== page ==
Bozon, who can also play center, has the NHL bloodlines that Trevor Timmins seems to love, since his father played 144 games with the St. Louis Blues.  A strong skater with a wide-stride, he impressively scored 36 goals and 71 points in 71 games as a WHL rookie this season, leaving him runner up for the league’s top freshman.  His on-ice work ethic makes him a very intriguing prospect, battling hard at both ends of the ice.

5) Martin Frk – RW – Halifax Mooseheads, QMJHL
5’11.5″, 205 lbs – Shoots L
: Central Scouting – 20th (North America); Hockey Prospectus – 33rd; The Hockey News – 45th; McKeen’s – 21st to 40th; Future Considerations – 21st to 40th

At the start of the season, Frk was seen as a surefire first rounder, but he was struck with injury trouble (like much of this year’s draft class) and only played 34 games this year for Halifax, struggling to find a groove at times when he was on the ice (resulting in his declining a World Juniors invite).  Despite all of that, he improved his points-per-game average year-over-year with 29 in 34 this past season.  If his skating isn’t a strength, his shot is perhaps his best attribute, and he likes to play a tough, physical game with a filled-out frame despite his very average height.

4) Henrik Samuelsson – C – Edmonton Oil Kings, WHL
6’2″, 195 lbs – Shoots R
Rankings: Central Scouting – 75th (North America); Hockey Prospectus – 39th; The Hockey News – 50th; McKeen’s – 21st to 40th; Future Considerations – 41st to 60th

Samuelsson, son of long-time NHL’er Ulf, plays both center and right wing.  After spending 2010-11 with the U.S. National Team Development Program, he started this past season with Modo of the Swedish Elite League before joining the Oil Kings for the season’s final 28 games.  He adapted well and should only continue to improve, playing a physical North American brand of hockey, not unlike his father’s.  He picked his play up in the post-season scoring 14 points in 17 games, and was especially impressive during the Memorial Cup, being named to the tournament all-star team with five points in four games.

3) Nicolas Kerdiles – LW – USNTDP U18, USHL
6’1.5″, 200 lbs – Shoots L
Rankings: Central Scouting – 29th (North America); Hockey Prospectus – 27th; The Hockey News – 33rd; McKeen’s – 41st to 60th; Future Considerations – 1st to 20th

In the category of things you didn’t know about Kerdiles, he is a friend of Alex Galchenyuk (who I hope the Canadiens select third overall), and speaks some Russian.  He led the U.S. team in regular season scoring, and has also won two gold medal at the last two World U18 events.  The versatile winger/center is a great skater and puck protector who isn’t afraid to engage physically, and many feel he has another still untapped offensive gear being limited by his club’s defensive style and a lack of talented linemates.   Even if that offense doesn’t pan out, he can play a good enough two-way game, but will need to improve in maturity and discipline before moving to the next level.

2) Stefan Matteau – LW – USNTDP U18, USHL
6’1.5″, 210 lbs – Shoots L
: Central Scouting – 17th (North America); Hockey Prospectus – 41st; The Hockey News – 30th; McKeen’s – 21st to 40th; Future Considerations – 21st to 40th

Matteau’s father Stephane is a native Quebec’er and veteran of over 800 NHL games, though he himself is American-born playing for the U.S. National Team Development Program.  There he shows to be a blooming power forward, with strong skating and a willingness to hit everything moving (though it’s led to some discipline concerns).  His puck skills aren’t top notch, so his offense comes more from a simple north-south game and a quick release.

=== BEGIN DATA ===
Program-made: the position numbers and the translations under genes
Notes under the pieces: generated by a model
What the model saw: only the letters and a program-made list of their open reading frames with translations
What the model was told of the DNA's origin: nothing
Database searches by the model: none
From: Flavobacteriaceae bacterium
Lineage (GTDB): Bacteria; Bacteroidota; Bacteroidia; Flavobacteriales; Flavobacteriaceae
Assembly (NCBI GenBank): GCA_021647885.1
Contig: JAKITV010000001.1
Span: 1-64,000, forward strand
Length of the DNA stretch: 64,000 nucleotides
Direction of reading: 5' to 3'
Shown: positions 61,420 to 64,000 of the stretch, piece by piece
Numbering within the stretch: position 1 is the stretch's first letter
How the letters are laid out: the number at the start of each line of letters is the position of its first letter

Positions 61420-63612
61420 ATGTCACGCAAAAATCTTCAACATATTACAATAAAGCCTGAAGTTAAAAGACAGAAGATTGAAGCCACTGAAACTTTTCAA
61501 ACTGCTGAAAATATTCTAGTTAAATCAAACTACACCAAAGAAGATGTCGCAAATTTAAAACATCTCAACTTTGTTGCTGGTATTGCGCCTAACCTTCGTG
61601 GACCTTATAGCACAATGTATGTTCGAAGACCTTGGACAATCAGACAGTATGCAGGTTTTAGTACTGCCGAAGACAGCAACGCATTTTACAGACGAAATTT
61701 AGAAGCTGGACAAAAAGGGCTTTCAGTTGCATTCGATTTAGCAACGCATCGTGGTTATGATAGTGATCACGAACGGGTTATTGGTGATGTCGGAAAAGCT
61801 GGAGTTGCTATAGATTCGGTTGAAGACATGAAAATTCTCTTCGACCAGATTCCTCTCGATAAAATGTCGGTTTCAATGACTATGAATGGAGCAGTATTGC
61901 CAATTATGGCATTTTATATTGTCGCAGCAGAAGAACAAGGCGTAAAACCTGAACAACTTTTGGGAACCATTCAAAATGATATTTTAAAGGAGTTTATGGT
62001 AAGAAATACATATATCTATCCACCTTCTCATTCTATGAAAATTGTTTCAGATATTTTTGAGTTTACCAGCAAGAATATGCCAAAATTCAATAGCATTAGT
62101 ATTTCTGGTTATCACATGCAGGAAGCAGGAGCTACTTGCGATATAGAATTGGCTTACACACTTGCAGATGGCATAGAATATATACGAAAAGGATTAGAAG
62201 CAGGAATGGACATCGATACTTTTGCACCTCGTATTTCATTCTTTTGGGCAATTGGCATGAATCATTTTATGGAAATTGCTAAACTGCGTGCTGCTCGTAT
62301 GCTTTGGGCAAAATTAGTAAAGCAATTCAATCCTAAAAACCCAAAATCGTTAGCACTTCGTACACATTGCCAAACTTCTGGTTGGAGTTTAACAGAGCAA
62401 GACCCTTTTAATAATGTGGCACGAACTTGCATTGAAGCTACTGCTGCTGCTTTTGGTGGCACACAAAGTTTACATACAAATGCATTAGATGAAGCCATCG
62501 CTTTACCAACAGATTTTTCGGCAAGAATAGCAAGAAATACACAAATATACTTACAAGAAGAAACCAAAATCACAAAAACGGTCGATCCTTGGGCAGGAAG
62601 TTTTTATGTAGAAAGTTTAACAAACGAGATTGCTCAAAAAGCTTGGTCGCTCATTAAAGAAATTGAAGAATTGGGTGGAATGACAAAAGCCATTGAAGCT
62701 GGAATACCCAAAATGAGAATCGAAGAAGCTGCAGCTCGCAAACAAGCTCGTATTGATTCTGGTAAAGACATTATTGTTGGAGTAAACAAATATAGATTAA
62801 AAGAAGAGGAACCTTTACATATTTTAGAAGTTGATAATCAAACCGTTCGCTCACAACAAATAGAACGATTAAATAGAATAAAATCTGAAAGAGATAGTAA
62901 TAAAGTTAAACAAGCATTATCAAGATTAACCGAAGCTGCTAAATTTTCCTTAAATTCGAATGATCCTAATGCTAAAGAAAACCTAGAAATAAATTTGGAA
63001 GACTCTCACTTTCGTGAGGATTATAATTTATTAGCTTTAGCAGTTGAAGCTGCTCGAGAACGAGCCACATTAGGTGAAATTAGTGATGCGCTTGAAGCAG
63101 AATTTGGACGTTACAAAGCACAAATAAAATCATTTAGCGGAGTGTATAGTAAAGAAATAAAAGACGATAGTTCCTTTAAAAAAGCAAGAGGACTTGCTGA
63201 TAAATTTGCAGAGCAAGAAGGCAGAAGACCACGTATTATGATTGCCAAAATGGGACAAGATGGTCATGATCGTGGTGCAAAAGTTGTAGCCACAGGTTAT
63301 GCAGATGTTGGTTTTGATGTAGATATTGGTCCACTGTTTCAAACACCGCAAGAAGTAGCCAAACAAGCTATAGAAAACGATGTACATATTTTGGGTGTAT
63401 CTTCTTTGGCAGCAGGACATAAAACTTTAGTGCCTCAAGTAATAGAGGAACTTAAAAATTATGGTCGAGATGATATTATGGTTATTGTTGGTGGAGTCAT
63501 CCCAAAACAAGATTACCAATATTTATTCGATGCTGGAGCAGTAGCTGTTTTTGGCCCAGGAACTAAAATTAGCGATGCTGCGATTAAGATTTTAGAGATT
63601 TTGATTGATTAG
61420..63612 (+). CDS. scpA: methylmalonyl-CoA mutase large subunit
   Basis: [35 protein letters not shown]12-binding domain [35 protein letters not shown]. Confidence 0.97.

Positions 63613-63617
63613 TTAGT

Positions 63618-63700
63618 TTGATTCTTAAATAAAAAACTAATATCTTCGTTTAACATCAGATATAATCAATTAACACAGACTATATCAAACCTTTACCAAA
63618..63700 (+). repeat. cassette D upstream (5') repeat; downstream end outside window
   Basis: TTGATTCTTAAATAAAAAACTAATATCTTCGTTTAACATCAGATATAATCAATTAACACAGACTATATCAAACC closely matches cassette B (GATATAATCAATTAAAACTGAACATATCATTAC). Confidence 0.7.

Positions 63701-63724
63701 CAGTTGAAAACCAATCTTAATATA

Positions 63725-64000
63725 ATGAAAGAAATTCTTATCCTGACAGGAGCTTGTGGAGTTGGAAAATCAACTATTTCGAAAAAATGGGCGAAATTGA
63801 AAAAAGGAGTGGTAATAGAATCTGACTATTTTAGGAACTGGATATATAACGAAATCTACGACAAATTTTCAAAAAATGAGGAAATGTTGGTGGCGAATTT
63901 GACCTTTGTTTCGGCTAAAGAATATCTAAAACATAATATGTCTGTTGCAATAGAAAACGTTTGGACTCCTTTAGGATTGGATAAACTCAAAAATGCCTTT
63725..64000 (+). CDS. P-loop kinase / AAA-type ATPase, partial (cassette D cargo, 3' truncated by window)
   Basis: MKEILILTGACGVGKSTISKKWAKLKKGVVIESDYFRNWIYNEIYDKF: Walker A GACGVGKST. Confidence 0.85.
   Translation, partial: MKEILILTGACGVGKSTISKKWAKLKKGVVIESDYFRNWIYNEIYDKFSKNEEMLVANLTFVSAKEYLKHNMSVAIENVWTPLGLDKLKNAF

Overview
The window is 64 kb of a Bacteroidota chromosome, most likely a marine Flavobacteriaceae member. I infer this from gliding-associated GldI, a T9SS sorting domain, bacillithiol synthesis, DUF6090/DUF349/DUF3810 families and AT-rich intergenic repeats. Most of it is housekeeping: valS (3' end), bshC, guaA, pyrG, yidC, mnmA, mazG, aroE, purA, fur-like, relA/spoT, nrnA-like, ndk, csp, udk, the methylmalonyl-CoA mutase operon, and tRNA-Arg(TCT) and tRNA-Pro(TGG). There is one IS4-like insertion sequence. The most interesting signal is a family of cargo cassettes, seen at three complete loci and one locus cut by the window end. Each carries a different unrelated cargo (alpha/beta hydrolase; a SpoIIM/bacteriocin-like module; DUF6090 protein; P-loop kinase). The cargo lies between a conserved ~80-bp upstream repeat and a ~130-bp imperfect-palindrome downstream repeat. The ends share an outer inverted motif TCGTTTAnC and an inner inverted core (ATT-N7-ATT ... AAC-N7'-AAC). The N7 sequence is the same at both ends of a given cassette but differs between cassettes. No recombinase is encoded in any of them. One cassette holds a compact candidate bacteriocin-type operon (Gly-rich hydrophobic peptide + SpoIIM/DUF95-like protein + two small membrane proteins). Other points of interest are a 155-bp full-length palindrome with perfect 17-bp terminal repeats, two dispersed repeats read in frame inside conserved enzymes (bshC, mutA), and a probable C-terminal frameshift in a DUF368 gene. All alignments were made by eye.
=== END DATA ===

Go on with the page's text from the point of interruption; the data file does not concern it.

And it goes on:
Mark Jankowski, Stanstead

1) Mark Jankowski – C – Stanstead, USHS
6’2″, 170 lbs – Shoots L
: Central Scouting – 43rd (North America); Hockey Prospectus – 36th; The Hockey News – 37th; McKeen’s – 21st to 40th; Future Considerations – 41st to 60th

Though the rankings above seem fairly consistent, there may not be a prospect ranked more all over the place in mock drafts than Jankowski.   His frame and output (19 goals and 30 points in just 13 games) have some projecting him as a first rounder, but such a small sample size against such a low level of competition makes it really hard to evaluate him properly.  Given that his Stanstead College is right here in Quebec, it’s possible the Canadiens watched him closer than any other NHL club this season, plus he is certainly well known to scout Bobby Kinsella who grabbed him with Dubuque’s first selection in this year’s 2012 USHL draft.  He grew a full six inches during the year, hence he’s still skinny and needs to add strength, but he is a finesse skilled center which offers home run potential.  That’s why I like him here; a bit risky, raw, and untested, but the opportunity to draft a future star in the second round.



5) Brian Hart – RW – Phillips Exeter, USHS
6’2″, 215 lbs – Shoots R
Rankings: Central Scouting – 54th (North America); Hockey Prospectus – 48th; The Hockey News – 56th; McKeen’s – 41st to 60th; Future Considerations – 41st to 60th

Hart is a big boy who has put up dominant numbers against weak competition each of the last two years.  The Canadiens have liked to draft all-around athletes in the past, and Hart was a top soccer player before opting for the hockey path, committing to Harvard University in the footsteps of one Louis Leblanc.  A good skater with a heavy shot, playing a power game he has the potential to be a steal at this pick.  But many are concerned about his development henceforth, after spending two years against low-level opponents and now heading to a non-top tier college for next season.

4) Tanner Pearson – LW – Barrie Colts, OHL
6’0″, 200 lbs – Shoots L
: Central Scouting – 25th (North America); Hockey Prospectus – 40th; The Hockey News – 36th; McKeen’s – 21st to 40th; Future Considerations – 41st to 60th